Gift & Estate Planning
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Gifts of Savings Bonds: Getting Started

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How It Works
Savings bonds are normally taxed when they're cashed in, reissued to another person or reach final maturity. Fortunately, you can reduce, or even eliminate, income taxes when you choose to leave your bonds to University of Georgia. Although the bonds themselves can't be directly donated to a charitable organization during your lifetime, there are three smart strategies that allow you to use your bonds to support our mission.

Question MarkDid you know?
Even though U.S. savings bonds offer steady return and absolute security, redeeming them can cause tax headaches. But you can save on taxes by using your bonds to support our cause.

Three Charitable Options
  1. Redeem your savings bonds and use the cash to make a gift to us. The redemption will trigger a tax liability to you on the interest income, but if you itemize, you will receive the benefit of a charitable tax deduction to help offset the additional taxable income.
  2. Leave the bonds to us through your will. Because we are a tax-exempt organization, we will receive the full value of the bonds, which could have otherwise been reduced by up to 39.6 percent for income taxes. For a small percentage of people, federal estate taxes might also reduce the amount available.
  3. Leave the bonds upon your death to a charitable remainder trust. They will first benefit your selected loved ones with lifetime payments, and then the balance will support our mission.

Case in Point
Steve leaves $10,000 of U.S. savings bonds to his daughter, Becky, upon his death. Becky is in the 35 percent income tax bracket, so she receives only $6,500 ($10,000 - $3,500) after she pays the income tax on the bonds. If Steve were to leave the bonds to us instead, we would receive the entire $10,000 because we are a tax-exempt organization.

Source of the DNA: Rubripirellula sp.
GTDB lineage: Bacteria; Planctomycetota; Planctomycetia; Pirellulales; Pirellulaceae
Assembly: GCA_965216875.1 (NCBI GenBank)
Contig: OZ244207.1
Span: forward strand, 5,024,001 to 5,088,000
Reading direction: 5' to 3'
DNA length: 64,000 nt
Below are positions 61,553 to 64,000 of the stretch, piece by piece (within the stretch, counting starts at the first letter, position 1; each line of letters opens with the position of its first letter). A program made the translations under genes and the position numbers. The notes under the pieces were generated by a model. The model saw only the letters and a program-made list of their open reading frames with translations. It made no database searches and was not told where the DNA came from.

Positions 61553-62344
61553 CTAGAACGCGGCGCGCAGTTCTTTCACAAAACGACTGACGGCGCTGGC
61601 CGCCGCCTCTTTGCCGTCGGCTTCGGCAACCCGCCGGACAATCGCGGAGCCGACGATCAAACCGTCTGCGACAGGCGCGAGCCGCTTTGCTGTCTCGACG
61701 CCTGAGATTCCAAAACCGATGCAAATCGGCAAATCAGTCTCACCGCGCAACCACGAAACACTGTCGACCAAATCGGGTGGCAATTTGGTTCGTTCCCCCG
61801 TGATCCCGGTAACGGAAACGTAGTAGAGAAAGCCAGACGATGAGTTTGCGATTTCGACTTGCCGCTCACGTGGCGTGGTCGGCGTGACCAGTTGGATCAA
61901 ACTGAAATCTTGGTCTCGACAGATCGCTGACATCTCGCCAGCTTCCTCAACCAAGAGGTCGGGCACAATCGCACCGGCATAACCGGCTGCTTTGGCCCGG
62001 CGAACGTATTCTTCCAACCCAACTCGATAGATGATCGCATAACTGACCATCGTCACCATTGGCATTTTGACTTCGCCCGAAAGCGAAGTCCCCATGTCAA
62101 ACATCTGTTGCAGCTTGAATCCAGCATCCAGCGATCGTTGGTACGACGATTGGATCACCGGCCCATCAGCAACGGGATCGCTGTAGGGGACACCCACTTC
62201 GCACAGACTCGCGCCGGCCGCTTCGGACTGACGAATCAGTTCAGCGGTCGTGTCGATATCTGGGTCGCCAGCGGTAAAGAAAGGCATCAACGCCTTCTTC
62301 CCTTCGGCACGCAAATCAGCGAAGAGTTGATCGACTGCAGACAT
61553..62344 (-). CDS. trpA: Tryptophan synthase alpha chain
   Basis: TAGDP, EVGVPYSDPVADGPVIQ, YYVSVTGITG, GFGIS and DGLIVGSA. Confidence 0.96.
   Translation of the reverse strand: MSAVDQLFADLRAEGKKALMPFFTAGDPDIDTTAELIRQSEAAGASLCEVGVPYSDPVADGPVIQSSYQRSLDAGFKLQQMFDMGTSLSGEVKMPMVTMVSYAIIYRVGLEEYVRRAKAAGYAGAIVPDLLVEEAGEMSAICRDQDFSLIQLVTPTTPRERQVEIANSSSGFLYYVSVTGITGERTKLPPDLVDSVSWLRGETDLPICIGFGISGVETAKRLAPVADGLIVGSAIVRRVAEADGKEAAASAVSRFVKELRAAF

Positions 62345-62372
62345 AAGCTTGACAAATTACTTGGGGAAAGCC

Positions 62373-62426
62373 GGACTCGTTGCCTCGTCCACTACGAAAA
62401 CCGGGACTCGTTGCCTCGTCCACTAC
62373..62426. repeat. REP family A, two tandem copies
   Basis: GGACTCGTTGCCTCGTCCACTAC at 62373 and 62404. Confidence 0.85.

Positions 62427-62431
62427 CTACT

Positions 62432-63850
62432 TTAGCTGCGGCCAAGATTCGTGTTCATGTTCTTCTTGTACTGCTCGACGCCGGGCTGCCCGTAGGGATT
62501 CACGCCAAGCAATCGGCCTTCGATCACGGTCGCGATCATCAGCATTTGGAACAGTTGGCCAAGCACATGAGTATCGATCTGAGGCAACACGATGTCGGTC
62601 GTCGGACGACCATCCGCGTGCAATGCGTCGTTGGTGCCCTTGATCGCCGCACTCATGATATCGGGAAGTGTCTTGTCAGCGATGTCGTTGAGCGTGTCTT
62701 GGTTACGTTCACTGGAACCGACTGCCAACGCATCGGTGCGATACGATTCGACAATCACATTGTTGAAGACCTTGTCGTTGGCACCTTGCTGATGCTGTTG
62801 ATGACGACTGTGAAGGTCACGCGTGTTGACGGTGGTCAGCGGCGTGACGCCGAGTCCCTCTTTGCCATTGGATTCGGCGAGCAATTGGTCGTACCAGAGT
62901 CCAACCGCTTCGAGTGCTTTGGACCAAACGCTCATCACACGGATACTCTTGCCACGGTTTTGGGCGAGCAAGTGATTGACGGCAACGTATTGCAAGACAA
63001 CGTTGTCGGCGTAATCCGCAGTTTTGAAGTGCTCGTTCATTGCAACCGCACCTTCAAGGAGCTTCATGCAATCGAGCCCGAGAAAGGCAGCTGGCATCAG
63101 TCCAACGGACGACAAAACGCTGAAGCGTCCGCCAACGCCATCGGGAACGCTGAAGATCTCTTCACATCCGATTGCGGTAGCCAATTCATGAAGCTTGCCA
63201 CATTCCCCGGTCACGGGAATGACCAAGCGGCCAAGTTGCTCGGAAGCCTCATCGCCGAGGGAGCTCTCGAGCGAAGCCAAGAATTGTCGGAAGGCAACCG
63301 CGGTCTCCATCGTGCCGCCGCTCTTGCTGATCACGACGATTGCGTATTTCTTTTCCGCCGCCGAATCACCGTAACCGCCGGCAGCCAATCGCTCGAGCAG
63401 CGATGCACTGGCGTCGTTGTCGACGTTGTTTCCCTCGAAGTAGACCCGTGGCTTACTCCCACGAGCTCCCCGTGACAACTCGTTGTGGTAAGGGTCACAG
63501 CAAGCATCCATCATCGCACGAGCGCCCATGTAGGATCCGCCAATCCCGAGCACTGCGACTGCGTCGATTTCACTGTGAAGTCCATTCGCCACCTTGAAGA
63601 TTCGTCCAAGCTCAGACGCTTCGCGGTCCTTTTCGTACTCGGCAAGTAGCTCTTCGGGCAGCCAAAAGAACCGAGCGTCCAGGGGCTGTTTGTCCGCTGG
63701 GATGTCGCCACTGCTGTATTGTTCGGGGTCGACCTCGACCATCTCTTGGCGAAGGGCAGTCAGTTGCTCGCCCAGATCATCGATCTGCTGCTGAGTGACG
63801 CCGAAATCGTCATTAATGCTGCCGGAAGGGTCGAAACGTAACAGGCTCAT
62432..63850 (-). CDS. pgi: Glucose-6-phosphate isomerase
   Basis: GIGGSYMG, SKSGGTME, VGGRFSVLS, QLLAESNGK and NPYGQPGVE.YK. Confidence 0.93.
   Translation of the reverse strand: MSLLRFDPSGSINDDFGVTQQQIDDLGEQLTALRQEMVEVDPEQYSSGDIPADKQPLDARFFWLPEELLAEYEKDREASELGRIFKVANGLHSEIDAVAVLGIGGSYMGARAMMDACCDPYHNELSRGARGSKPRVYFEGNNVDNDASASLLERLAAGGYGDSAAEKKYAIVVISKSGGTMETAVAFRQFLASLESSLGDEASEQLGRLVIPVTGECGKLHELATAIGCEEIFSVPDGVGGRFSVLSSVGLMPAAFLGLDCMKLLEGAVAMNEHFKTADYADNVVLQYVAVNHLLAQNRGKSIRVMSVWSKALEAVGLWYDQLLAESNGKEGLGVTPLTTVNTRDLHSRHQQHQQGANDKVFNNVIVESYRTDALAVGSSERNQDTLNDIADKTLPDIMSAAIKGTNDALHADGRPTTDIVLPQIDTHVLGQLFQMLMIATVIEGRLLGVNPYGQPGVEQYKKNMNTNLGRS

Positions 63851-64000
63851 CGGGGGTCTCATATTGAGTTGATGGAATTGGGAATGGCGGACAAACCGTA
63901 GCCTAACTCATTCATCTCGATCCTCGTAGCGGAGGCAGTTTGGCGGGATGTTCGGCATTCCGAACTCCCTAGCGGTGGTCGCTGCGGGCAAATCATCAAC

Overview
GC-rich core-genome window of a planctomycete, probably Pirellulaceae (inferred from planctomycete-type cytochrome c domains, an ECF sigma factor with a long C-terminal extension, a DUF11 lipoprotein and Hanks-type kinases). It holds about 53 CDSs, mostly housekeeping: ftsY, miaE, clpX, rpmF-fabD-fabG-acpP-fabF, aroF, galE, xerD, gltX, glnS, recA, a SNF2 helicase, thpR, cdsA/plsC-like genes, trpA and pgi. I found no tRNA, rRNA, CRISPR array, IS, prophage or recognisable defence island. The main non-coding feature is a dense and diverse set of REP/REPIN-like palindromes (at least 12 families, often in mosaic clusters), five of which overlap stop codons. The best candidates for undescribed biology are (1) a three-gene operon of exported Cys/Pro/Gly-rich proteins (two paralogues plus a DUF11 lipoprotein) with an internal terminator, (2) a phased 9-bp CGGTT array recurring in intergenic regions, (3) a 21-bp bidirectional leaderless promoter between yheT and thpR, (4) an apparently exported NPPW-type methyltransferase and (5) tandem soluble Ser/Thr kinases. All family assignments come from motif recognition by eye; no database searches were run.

Learn more about each of these ways to donate your savings bonds and the benefits in store for you.

How Long Will Your Bonds Earn Interest?
Date of Issue
Number of Years Bonds Earn Interest
E May 1941-November 1965 40 years
  December 1965-June 1980 30 years
H June 1952-January 1957 29 years,
8 months
  February 1957-December 1979 30 years
Savings Notes All issues 30 years
EE All issues 30 years
I All issues 30 years
HH All issues 20 years
As of Sept. 1, 2004, you can no longer reinvest H/HH bonds or exchange E/EE for HH bonds.

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If you have questions about this tax-smart way to give, please contact Hilda McDonald at 706-542-7226 or

Copyright © The Stelter Company, All rights reserved.

The information on this website is not intended as legal or tax advice. For legal or tax advice, please consult an attorney. Figures cited in examples are for hypothetical purposes only and are subject to change. References to estate and income taxes apply to federal taxes only. State income/estate taxes or state law may impact your results.

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